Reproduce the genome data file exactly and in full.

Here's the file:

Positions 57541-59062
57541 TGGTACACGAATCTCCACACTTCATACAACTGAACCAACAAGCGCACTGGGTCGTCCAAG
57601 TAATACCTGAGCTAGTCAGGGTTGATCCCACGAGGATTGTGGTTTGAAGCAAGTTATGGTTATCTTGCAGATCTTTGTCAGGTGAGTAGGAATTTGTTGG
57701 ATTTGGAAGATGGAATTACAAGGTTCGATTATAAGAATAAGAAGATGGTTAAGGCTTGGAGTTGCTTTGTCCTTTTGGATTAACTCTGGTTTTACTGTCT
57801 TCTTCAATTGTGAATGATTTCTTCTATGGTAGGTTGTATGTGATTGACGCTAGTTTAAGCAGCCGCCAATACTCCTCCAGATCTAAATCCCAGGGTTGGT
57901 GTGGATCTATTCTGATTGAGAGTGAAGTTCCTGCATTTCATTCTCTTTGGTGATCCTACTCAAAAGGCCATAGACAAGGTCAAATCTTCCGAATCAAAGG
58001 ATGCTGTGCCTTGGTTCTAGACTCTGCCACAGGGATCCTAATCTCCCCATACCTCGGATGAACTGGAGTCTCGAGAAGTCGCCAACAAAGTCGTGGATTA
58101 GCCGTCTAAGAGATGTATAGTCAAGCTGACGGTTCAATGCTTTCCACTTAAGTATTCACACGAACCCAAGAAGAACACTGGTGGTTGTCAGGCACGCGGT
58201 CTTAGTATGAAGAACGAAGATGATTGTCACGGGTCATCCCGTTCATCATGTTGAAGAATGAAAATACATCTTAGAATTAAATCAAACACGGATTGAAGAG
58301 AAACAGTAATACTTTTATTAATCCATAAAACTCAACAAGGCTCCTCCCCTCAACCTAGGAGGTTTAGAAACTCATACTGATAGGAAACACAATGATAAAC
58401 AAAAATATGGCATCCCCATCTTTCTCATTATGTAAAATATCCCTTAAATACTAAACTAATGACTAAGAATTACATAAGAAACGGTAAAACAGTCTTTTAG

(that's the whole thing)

Positions 57541-59062
57541 TGGTACACGAATCTCCACACTTCATACAACTGAACCAACAAGCGCACTGGGTCGTCCAAG
57601 TAATACCTGAGCTAGTCAGGGTTGATCCCACGAGGATTGTGGTTTGAAGCAAGTTATGGTTATCTTGCAGATCTTTGTCAGGTGAGTAGGAATTTGTTGG
57701 ATTTGGAAGATGGAATTACAAGGTTCGATTATAAGAATAAGAAGATGGTTAAGGCTTGGAGTTGCTTTGTCCTTTTGGATTAACTCTGGTTTTACTGTCT
57801 TCTTCAATTGTGAATGATTTCTTCTATGGTAGGTTGTATGTGATTGACGCTAGTTTAAGCAGCCGCCAATACTCCTCCAGATCTAAATCCCAGGGTTGGT
57901 GTGGATCTATTCTGATTGAGAGTGAAGTTCCTGCATTTCATTCTCTTTGGTGATCCTACTCAAAAGGCCATAGACAAGGTCAAATCTTCCGAATCAAAGG
58001 ATGCTGTGCCTTGGTTCTAGACTCTGCCACAGGGATCCTAATCTCCCCATACCTCGGATGAACTGGAGTCTCGAGAAGTCGCCAACAAAGTCGTGGATTA
58101 GCCGTCTAAGAGATGTATAGTCAAGCTGACGGTTCAATGCTTTCCACTTAAGTATTCACACGAACCCAAGAAGAACACTGGTGGTTGTCAGGCACGCGGT
58201 CTTAGTATGAAGAACGAAGATGATTGTCACGGGTCATCCCGTTCATCATGTTGAAGAATGAAAATACATCTTAGAATTAAATCAAACACGGATTGAAGAG
58301 AAACAGTAATACTTTTATTAATCCATAAAACTCAACAAGGCTCCTCCCCTCAACCTAGGAGGTTTAGAAACTCATACTGATAGGAAACACAATGATAAAC
58401 AAAAATATGGCATCCCCATCTTTCTCATTATGTAAAATATCCCTTAAATACTAAACTAATGACTAAGAATTACATAAGAAACGGTAAAACAGTCTTTTAG